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Which chisels to choose

seanbensafed's picture

Which chisels to choose (post #170610)

New to woodworking.  Which chisels should I be looking at to purchase as my first set.  I want good quality without taking out a 2nd mortgage.

mvflaim's picture

Stanley (post #170610, reply #1 of 11)

If there is a Menards around you they sell a set of Sanley chisels that are nice and will work for years.

RalphBarker's picture

Quality and Intended Use (post #170610, reply #2 of 11)

Confused by the number of brands and styles available? You're supposed to be.  ;-)

As a "new" woodworker, perhaps your best bet would be to start with an "affordable" set of "bench" chisels intended for use by carpenters. Stanley is a reasonable choice, as would be Irwin (both are available through Amazon). Initially, you probably don't need to worry about what steel is used. As you work with them more, your needs will become more clearly defined, leading you to different styles and better brands. So, you'll eventually end up with severals sets, each preferred for particular tasks.

If you do a search on "chisels" you'll find numerous discussions of the fine points (edges, really) of chisels. Time spent reading those threads will be useful, but shouldn't preclude you from buying a beginner set for $50-$70.

VAM's picture

Before you buy any (post #170610, reply #3 of 11)

Why not get the Rob Cosman video on sharpening (on YouTube?).  My experience was what he said - a few good quality chisels that you'll be able to get sharp enough so you won't be frustrated when using them.  You'll need to know how to sharpen them because most don't come sharpened well enough for use.

RalphBarker's picture

Sharpening (post #170610, reply #4 of 11)

Yep, ya gotta know how to sharpen. For a newcomer, sharpening supplies can be as confusing as the array of tool brands, steels and styles. There's wet/dry sandpaper, oil stones, water stones, diamond stones, ceramic stones and all of the accessories that go with them. Not to mention the cults that surround the use of each type of stone.

Opinions on Rob Cosman vary. Some consider him to be a "woodworking personality" - a showman, if you will - rather than a real woodworker.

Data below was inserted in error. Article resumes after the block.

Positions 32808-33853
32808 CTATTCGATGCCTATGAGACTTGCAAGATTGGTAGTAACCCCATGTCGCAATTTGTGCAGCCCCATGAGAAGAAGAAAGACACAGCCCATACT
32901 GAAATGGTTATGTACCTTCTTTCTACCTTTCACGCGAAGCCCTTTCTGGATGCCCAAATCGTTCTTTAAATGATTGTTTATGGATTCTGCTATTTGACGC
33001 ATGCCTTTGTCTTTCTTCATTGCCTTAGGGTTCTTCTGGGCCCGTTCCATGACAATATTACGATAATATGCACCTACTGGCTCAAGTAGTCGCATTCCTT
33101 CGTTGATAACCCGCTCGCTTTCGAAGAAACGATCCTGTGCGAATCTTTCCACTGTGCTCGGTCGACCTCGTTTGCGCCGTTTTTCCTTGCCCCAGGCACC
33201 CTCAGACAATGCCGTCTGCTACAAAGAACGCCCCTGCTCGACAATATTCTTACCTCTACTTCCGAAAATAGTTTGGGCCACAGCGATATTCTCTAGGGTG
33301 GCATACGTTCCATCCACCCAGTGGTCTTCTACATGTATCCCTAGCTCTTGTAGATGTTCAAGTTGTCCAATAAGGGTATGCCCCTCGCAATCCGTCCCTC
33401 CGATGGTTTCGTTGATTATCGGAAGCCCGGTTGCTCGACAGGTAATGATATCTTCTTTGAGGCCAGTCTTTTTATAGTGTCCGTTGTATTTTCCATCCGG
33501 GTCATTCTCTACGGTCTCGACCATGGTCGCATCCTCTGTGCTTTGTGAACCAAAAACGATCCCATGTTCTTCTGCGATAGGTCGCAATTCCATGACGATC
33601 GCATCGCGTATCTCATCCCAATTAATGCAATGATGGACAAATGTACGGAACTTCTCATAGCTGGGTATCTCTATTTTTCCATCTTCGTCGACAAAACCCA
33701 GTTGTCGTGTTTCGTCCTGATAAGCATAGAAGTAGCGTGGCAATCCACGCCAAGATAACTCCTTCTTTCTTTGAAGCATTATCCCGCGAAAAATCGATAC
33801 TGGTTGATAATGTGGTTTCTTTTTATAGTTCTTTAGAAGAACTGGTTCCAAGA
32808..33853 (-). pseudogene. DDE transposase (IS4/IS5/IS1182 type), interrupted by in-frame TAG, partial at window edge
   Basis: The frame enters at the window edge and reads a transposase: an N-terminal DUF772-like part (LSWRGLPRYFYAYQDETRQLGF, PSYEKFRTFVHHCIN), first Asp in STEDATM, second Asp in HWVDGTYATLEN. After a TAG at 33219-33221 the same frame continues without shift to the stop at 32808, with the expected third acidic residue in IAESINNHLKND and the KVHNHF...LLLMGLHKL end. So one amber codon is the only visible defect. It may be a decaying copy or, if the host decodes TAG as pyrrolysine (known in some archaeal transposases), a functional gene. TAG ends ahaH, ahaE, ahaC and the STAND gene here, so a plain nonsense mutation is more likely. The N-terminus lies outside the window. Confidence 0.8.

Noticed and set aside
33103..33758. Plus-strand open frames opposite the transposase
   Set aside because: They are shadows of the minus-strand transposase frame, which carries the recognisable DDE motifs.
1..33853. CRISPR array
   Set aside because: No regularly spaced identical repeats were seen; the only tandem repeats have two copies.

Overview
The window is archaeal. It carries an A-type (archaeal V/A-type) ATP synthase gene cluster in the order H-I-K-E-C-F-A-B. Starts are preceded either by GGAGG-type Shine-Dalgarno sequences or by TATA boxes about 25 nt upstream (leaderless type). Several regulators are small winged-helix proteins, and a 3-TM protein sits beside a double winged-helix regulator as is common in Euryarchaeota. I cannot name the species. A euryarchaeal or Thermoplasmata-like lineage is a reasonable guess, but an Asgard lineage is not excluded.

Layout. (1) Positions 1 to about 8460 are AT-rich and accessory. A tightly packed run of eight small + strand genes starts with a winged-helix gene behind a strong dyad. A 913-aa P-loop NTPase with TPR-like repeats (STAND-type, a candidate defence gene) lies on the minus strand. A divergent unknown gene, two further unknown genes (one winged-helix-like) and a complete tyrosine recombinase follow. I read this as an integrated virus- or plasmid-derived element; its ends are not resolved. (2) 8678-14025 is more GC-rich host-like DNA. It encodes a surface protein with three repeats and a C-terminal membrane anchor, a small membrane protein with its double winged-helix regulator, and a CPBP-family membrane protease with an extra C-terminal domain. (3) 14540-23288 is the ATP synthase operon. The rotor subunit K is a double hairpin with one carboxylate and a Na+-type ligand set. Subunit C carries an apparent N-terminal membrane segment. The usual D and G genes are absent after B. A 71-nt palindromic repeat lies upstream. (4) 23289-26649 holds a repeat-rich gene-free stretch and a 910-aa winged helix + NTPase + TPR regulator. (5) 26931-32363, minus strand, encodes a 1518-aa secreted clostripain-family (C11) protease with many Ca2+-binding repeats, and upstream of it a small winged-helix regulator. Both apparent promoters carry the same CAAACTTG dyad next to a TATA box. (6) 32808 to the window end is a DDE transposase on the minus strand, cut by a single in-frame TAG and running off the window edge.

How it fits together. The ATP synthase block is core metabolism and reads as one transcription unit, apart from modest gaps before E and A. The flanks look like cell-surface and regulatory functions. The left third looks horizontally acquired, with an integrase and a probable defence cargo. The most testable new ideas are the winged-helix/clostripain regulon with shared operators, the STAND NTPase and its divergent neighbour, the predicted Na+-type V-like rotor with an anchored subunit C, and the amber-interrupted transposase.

Personally, I like Thomas Lie Nielsen's book on sharpening:

roc's picture

Your very best value is real (post #170610, reply #5 of 11)

Your very best value is real Japanese made and japanese style chisels.  The junk is made in China and look the same.  Sort of.

You need to be sure they are sharpened to a steeper angle if you are using them on the harder of the hard woods.  I have had five hundred dollar chisel edges look like they were not hard enough or as if they "chipped" when using too shallow of a secondary bevel.  This was on purple heart and bubinga.  As soon as I experimented with steeper angles and found one just steep enough I found the edge to last a good long time and no "chipping".

The inexpensive Japanese chisels are not low cost compared to the inexpensive western style sets but for the best economy in the long haul if you are going to be woodworking for decades etc. and not a casual thing then I can recommend them.

If you have large hands be sure to handle them in a local store before buying ( then buy from that local store even if a bit higher cost their advice and convenience is worth something ).  Japanese chisels have small handles.  Doesn't mean you can't put your own handles on them but learn how from a book.  It is good learning practice.  I do not have large hands.  The stock Japanese handles work just fine for me.

I have many many modern western style chisels purchased from the local woodworking stores near to me and some older ones that were basic and cheep back in the day.  I don't like them, the steel is not near as hard.  If you buy inexpensive western style the Marples with the blue handles are good in my limited experience.  I have no experience with the Stanleys they sell at Menards first mentioned they may be just great.